The Republic of Ireland is abandoning religion faster than almost every other country worldwide, a massive global survey on faith reveals.
Only Vietnam has seen a bigger drop in people declaring themselves to be religious over the past seven years, a period when the Catholic Church in Ireland has been rocked by sex-abuse scandals and a crisis of leadership.
Red C interviewed more than 51,000 people worldwide, including just over 1,000 people in the Republic.
An overwhelming 69% of Irish people declared themselves to be “a religious person” in the last survey conducted in 2005, but this has now plummeted to 47%.
Last night the Archbishop of Dublin, Diarmuid Martin, said the results of the global index required “closer critical reading” but he acknowledged that it highlighted the challenges facing the Catholic faith in a changing Ireland.
“The Catholic Church, on its part, cannot simply presume that the faith will automatically be passed from one generation to the next or be lived to the full by its own members,” he said last night.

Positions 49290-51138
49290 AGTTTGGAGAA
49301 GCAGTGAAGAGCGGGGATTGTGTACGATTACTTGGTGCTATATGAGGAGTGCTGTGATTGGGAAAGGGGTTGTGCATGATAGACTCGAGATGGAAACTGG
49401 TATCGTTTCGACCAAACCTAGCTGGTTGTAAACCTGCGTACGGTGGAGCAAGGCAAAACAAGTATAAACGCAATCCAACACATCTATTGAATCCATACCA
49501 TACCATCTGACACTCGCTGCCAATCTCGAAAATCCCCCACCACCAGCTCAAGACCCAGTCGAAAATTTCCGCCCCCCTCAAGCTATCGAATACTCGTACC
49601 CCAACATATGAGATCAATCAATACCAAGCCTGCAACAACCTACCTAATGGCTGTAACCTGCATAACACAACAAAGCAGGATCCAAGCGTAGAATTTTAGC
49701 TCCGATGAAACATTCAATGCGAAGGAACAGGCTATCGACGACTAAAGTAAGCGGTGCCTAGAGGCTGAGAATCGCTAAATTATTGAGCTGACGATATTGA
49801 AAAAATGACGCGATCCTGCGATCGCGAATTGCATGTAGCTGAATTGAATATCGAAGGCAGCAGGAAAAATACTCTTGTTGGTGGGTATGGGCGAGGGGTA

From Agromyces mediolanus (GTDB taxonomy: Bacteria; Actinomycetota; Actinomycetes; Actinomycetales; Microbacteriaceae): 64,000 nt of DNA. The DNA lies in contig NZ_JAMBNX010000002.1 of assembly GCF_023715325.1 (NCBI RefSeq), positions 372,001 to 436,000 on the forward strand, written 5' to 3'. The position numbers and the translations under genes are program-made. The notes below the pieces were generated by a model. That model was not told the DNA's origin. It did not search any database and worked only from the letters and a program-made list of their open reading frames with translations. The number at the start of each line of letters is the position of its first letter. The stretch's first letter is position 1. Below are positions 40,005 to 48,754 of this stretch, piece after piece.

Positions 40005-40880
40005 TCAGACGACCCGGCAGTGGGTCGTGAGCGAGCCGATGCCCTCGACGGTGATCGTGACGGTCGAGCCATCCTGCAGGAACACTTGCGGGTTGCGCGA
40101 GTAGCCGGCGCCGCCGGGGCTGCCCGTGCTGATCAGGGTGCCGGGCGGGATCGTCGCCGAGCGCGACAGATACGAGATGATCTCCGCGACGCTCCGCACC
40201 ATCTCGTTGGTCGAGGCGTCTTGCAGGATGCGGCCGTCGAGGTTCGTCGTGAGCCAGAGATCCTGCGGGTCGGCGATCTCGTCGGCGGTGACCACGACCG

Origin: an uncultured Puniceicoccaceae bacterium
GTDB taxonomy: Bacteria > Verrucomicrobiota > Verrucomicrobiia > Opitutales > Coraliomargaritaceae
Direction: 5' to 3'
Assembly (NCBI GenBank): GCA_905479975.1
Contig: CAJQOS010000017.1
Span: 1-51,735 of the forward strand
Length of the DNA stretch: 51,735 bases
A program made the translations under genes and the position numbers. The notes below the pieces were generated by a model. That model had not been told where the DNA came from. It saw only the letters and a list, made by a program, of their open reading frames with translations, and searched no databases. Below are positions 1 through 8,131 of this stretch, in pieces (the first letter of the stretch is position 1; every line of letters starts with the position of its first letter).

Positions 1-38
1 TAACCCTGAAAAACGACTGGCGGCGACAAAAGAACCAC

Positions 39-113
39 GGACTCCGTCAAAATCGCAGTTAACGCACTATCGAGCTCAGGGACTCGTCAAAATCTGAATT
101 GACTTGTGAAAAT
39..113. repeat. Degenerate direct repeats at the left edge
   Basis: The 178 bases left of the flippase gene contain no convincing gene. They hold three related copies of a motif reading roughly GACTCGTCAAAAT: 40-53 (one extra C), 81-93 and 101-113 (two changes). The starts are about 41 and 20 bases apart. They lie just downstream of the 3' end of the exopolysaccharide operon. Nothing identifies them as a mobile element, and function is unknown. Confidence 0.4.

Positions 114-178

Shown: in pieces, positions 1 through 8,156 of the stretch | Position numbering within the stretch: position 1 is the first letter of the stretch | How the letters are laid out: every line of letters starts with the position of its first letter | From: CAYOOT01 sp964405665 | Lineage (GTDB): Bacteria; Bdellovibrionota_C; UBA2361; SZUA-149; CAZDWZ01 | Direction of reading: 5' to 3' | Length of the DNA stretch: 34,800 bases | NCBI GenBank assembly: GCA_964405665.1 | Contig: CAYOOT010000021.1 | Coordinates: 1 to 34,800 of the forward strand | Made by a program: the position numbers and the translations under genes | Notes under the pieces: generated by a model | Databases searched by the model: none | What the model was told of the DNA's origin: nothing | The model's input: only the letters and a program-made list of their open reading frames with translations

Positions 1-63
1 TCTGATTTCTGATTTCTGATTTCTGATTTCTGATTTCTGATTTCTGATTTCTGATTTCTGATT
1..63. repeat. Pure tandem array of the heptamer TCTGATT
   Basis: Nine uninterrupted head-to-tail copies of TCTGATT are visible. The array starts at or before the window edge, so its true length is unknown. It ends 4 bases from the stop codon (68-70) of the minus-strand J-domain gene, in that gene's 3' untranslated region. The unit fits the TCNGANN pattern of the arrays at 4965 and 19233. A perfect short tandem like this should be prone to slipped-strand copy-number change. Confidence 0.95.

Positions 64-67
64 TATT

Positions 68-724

There was a need for strong ongoing education in the faith, he said, with a growing need for adult religious education to stop people drifting from the faith as they got older.
Meanwhile, a spokesman for the Catholic Communications Office said faith was not a “numbers game”.
And it said the latest survey contrasted sharply with last year’s census in the Republic, which found that 84% described themselves as Catholic, and just 5% said they had no religion.
But according to the latest research, the Republic is now in the top 10 for the number of people declaring themselves to be “a convinced atheist.”
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